These four, along with the seven listed above, are positioned to eat up most of the team’s plate appearances in 2012. Carp and Wells will be sharing a position and Wells is the far superior defender of the two, so DH duties will likely fall to Carp on days when Jesus Montero is allowed to catch. When Jesus Montero is not allowed to catch, which will happen too often, duties will be split between Olivo and Jaso, who are complete opposites of each other. Jaso has plate discipline, Olivo doesn’t. Jaso gets on base, Olivo doesn’t. The only thing they have in common is a lack of defensive value, and the fact that Olivo is an older, more established “veteran presence” who works well with the pitching staff. This will give him an edge playing time-wise, but as long as Montero is the more-or-less-regular DH there should be ample starts available for both guys. Still, Miguel Olivo. .253 OBP. He’s so much worse than people give him credit for.




IF SW Carlos Guillen

IF RH Munenori Kawasaki


With the outfield all but taken care of between Ichiro-Guti-Wells-Carp the last two spots on the bench are going to go to the backup infielders. Kyle Seager’s situation is sticky since he should be playing every day but, Figgins, so he might very well be headed back to Tacoma, where Alex Liddi and Francisco Martinez will attempt to scratch and claw playing time away from him. His defense isn’t really an issue, so perhaps the team sticks him at second base down there just to get his bat some time. I don’t know. It’s a weird situation they created by deciding to go through with the Chone Figgins Experiment, but there’s little doubt in anyone’s mind that Seager will be up in Seattle at some point this year, probably as an every day player. Guillen and Kawasaki, two old guys chock full of personality and leadership, are the favorites to win backup spots. As non-roster invitees they are easy to cut, though both are talented enough to fill in long-term if one of the regular infielders goes down with an injury. If either of them is injured Luis Rodriguez is waiting in the wings to come back to Seattle and do Luis Rodriguez things. The situation is fluid, as it should be on the bench.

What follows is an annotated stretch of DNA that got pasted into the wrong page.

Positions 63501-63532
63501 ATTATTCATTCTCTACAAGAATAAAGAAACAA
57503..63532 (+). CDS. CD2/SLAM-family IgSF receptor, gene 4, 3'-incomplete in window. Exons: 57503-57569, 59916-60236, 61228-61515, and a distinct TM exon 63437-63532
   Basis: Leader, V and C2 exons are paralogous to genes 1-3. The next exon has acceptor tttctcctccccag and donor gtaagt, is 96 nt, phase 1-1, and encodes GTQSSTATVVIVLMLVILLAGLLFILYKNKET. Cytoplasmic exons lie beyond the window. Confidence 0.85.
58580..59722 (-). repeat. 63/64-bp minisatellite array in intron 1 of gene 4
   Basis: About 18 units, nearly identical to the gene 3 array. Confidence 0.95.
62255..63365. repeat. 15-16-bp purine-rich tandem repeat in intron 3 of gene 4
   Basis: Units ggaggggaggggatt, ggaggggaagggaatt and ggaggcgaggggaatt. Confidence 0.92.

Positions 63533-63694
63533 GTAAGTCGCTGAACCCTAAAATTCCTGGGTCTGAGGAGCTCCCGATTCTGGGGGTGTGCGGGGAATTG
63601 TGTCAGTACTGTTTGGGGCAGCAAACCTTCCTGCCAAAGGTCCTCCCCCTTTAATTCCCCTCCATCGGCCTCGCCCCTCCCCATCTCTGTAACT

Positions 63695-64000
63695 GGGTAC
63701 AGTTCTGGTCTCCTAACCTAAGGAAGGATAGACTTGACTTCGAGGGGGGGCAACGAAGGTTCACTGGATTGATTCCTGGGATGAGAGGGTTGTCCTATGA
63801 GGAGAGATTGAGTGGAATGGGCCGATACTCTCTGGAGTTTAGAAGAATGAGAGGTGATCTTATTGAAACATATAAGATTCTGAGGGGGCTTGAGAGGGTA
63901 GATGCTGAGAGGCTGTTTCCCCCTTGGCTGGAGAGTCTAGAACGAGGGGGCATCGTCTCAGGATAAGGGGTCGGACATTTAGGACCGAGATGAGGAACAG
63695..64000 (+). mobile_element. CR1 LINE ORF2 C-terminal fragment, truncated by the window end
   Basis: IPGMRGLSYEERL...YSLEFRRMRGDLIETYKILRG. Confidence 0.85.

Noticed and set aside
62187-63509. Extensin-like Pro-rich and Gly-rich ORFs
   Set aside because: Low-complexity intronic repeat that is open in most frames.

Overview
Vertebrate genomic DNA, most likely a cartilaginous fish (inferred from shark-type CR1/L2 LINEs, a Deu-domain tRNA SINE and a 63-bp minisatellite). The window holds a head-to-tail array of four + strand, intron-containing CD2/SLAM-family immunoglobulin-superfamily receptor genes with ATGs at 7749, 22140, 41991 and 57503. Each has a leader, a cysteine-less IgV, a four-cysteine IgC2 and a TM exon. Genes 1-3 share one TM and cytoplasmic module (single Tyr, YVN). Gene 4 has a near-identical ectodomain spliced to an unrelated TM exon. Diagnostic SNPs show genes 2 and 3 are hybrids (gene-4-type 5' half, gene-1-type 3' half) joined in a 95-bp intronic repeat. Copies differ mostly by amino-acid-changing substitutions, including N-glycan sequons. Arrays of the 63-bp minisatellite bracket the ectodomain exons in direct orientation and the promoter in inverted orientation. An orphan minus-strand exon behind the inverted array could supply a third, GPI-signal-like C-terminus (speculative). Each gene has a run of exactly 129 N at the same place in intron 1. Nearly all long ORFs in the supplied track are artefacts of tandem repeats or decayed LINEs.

It’s not yet March and we can already fill out the entire 25-man roster without having to do too much guesswork or gut-trusting. I’m not saying the rest of spring is going to be boring, but as far as position battles there might not be much going on. Of course, maybe someone like Trayvon Robinson bats .750 all March and is named the starting left fielder or something crazy like that. Unexpected things happen in baseball. But barring the unforeseen, the 25-man roster seems more or less set.